With Southern Section teams in position to win as many as eight state basketball championships this weekend, Dean Crowley has no qualms proclaiming his section’s radically altered playoff structure a major success.
Crowley is the section administrator in charge of basketball and one of the chief architects of the playoff structure that this season grouped schools by enrollment to conform with the system used in the state tournament. Crowley said that the change was made with one objective: to qualify as many Southern Section teams as possible for the state tournament.
Proof of the system’s success, he said, is in the numbers.
A year ago, 20 Southern Section teams--10 in each of the boys’ and girls’ divisions--qualified for the state tournament. This season that number nearly doubled with 18 boys’ teams and 19 girls’ teams advancing to the Southern California regionals.
No Southern Section team so much as reached a championship game last season. But this year, eight of the 10 state finals will involve a Southern Section team. Since the state tournament resumed in 1981 after a 43-year absence because of logistical problems, the Southern Section has accounted for five of a possible 22 boys’ titles and four of 22 girls’ titles.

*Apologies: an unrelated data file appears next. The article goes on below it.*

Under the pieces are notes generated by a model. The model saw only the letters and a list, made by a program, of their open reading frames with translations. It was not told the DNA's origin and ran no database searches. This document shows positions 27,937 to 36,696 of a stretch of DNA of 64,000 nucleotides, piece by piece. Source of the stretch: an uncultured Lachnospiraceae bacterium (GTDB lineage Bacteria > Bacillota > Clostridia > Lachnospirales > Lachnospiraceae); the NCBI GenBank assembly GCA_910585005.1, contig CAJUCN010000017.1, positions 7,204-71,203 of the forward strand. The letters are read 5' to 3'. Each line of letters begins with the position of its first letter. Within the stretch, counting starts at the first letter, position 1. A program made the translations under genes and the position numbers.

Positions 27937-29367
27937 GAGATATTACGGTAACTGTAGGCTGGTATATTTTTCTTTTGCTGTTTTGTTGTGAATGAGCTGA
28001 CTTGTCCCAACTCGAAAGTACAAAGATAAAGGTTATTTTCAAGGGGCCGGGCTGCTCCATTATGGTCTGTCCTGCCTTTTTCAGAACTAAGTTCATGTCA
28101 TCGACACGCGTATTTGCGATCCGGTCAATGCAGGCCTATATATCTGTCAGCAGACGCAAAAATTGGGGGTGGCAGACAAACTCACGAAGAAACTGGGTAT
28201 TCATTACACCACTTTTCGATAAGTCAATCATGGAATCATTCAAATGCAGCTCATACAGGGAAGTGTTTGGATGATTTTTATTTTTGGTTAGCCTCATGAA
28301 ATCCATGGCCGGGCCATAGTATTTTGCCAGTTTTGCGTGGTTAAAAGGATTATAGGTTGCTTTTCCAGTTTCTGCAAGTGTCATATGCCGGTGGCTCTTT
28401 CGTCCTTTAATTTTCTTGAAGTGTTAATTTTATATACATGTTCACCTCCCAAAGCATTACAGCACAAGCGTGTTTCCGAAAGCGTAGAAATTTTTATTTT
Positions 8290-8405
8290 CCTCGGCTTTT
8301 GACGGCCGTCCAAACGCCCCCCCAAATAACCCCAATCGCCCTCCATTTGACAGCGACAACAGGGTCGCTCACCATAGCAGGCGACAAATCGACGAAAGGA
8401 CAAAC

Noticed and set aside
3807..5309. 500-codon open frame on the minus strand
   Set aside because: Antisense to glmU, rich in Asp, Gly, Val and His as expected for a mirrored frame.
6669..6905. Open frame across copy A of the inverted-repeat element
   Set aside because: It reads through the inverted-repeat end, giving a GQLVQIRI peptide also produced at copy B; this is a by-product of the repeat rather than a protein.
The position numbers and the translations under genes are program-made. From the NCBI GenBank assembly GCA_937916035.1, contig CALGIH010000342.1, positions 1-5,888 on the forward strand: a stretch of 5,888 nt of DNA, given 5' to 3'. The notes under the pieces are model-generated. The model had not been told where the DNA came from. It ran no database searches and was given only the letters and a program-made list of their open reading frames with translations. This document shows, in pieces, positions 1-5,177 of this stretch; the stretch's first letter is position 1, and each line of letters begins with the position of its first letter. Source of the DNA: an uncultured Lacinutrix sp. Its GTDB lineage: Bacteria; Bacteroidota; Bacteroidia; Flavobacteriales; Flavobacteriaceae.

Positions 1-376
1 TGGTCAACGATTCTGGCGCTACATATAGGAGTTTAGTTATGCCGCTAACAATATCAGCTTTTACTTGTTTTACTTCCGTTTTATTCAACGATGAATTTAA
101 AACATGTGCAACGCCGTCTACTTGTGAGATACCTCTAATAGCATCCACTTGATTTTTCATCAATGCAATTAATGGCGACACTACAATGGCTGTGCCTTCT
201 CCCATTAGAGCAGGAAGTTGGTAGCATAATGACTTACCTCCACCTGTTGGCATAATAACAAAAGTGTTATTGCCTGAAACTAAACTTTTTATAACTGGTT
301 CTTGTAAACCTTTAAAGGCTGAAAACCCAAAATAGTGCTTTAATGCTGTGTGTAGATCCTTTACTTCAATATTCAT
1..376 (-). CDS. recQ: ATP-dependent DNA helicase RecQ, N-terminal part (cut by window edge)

Glendora, Trabuco Hills, Santa Clara and Bel-Air Prep will represent the Southern Section in the boys’ state finals this weekend. The girls’ finalists are Morningside, Katella, Brea-Olinda and Mission College Prep.
“As long as the state is going to have a tournament, we feel we have an obligation to get as many of our teams in the tournament as possible,” Crowley said. “So we’re quite pleased with our format.”
Yet problems abound. An informal poll of Valley-area coaches whose teams advanced to the playoffs revealed that some object to the basic structure and almost all believe that there are significant drawbacks to the system.
Among the complaints:
The .500 record rule.
The selection process mandates a .500 overall record for inclusion in the playoffs for teams that failed to finish in the top three places in their leagues. The rule encourages teams to schedule weak nonleague competition in order to pad their records.
“That forces everybody to look for the easiest competition and I don’t know if that’s what this should be all about,” Camarillo Coach John Harbour said. “The record shouldn’t be the only criterion.”
The erosion of league identity.
Under the new plan, teams from the same league may play in different brackets based on their enrollment. In the Marmonte League, for example, five of seven teams advanced to three different brackets.
“You can’t just go on enrollment only,” Simi Valley’s Dean Bradshaw said. “The league classification should be the same. If a team can’t compete at that level, then they can move to a different league.”
Too many byes.
Some tournament divisions lacked sufficient entrants to form an even bracket, forcing numerous first-round byes. In the first round of the 5-A Division, for example, 10 of the 22 teams did not play. Hart, the Foothill League’s second-place entry, played top-seeded Pasadena in the second round after each had first-round byes.
“Your place in league doesn’t matter,” Hart’s Greg Herrick complained. “We finished second and under the old format we would have gotten another second-place team and flipped for the home-court (advantage). We won three of our last four league games, and as I look back now, those games weren’t important.”